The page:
Smartphones, in particular the iPhone, seem to attract more battery life complaints than any other device out there. Maybe it’s because we use the thing so much and don’t realize it, or maybe it’s that we rely on it so heavily for so many aspects of our lives.
The first thing that most iPhone owners do at the slightest hint of a battery problem is dive into the Settings app and begin flipping switches to turn stuff off. But this violates the first rule of troubleshooting — if it’s not broken, don’t fix it.
Before any switch flipping happens, the first thing you need to do is ascertain whether you have a battery issue in the first place.
Note: The following works for the iPad too.
To do this you’re going to use the “Time Since Last Full Charge” meter that you can find in Settings > Battery (you’ll have to scroll to the bottom of the page to find it). Here you will find different metrics being measured:
- Usage: How long your device has been in use (either by you or when carrying out background tasks) since last full charge
- Standby: How long since your device was last fully charged (think of this as all the time your device has been idle plus Usage time)
The first thing I suggest you do to check for a battery drain issue is fully charge your iPhone before you go to bed (which will reset the “Time Since Last Full Charge” figures), take it off charge as you go to bed, and then look at the Usage and Standby figures when you wake up (might be worth making a note of them so you can compare with any future data you collect).
What you are looking for is a difference between Standby and Usage. Unless you’ve been using your iPhone the entire time, the Usage time should be significantly less than Standby time. If they are the same, or close to it, you have a big battery drain problem. Ideally what you want to see is a Standby figure that represents how long you’ve been in bed, and a Usage figure that represents a small amount of background tasks being carried out by the iPhone while you’re asleep.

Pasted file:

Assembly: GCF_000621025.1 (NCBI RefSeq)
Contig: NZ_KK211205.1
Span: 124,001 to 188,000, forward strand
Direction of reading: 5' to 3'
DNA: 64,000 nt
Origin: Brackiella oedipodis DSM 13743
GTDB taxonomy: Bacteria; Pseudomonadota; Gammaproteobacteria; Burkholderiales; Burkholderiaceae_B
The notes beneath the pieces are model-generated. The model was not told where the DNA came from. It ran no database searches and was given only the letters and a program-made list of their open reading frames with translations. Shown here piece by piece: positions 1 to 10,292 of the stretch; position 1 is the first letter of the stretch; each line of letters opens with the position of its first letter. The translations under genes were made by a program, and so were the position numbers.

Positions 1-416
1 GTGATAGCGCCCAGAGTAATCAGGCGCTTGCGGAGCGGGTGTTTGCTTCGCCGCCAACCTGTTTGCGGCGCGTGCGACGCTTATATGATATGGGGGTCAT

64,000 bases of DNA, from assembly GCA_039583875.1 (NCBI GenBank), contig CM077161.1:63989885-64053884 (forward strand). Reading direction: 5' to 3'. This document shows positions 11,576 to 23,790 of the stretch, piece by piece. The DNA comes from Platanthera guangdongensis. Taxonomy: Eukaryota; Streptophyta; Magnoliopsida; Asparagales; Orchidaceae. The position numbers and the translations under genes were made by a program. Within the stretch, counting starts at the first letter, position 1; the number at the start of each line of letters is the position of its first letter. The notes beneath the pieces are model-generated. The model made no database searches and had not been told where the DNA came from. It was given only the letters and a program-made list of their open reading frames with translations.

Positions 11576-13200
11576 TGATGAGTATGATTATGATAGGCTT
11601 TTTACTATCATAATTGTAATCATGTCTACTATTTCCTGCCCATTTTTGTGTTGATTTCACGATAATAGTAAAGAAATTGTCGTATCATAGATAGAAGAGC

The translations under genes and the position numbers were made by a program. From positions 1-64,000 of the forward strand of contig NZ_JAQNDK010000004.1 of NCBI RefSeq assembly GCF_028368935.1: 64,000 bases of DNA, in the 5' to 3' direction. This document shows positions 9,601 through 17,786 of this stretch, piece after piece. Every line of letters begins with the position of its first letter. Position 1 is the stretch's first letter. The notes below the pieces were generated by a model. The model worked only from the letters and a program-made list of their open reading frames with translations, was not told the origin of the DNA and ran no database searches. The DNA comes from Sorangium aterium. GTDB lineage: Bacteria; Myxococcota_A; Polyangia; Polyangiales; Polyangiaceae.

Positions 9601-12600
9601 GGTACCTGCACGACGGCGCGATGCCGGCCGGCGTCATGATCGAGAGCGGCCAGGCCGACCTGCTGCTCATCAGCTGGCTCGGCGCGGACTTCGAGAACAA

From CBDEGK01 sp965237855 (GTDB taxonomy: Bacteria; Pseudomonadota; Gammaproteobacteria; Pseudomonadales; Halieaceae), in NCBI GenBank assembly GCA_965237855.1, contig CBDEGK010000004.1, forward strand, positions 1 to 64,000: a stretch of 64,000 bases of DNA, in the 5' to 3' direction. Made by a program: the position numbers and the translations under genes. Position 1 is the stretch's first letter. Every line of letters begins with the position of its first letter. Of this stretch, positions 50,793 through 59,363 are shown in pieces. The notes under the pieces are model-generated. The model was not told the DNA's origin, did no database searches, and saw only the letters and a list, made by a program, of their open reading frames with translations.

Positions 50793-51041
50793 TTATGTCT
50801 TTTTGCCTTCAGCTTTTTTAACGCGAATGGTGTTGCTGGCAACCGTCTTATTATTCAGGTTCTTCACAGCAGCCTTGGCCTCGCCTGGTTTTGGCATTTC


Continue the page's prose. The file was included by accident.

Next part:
The smaller the Usage figures the better. However, unless you’ve already turned off background tasks and your iPhone’s been doing absolutely nothing all night, it won’t be zero. About 15 minutes of usage over an eight-hour period is nothing to worry about and you’re good to go.
More than 30 minutes of usage over an eight-hour period and you likely have a battery drain issue. Over an hour and you may have a serious issue.
Another quick way to test to see if you might have a battery drain issue is to make a note of the Usage and Standby figures then lock your handset and leave it for five minutes (if you fiddle with it during that time, or get a call or text or a notification, then you should restart the test).
After the five minutes have elapsed, it’s time to check the numbers again. The Standby time will have increased by five minutes, but it is the Usage time that is important. If this has increased by a minute or less, you likely don’t have a drain issue, but anything more than a minute suggests a possible issue.
It’s important to remember that these tests only look for a battery drain issue and won’t help you spot a fault with the battery itself or a calibration issue.
Do the tests suggest that your iPhone has a battery drain problem? Take a look at “What to do if your iPhone has a battery drain issue.”
The iPhone: 2007, meet 2017: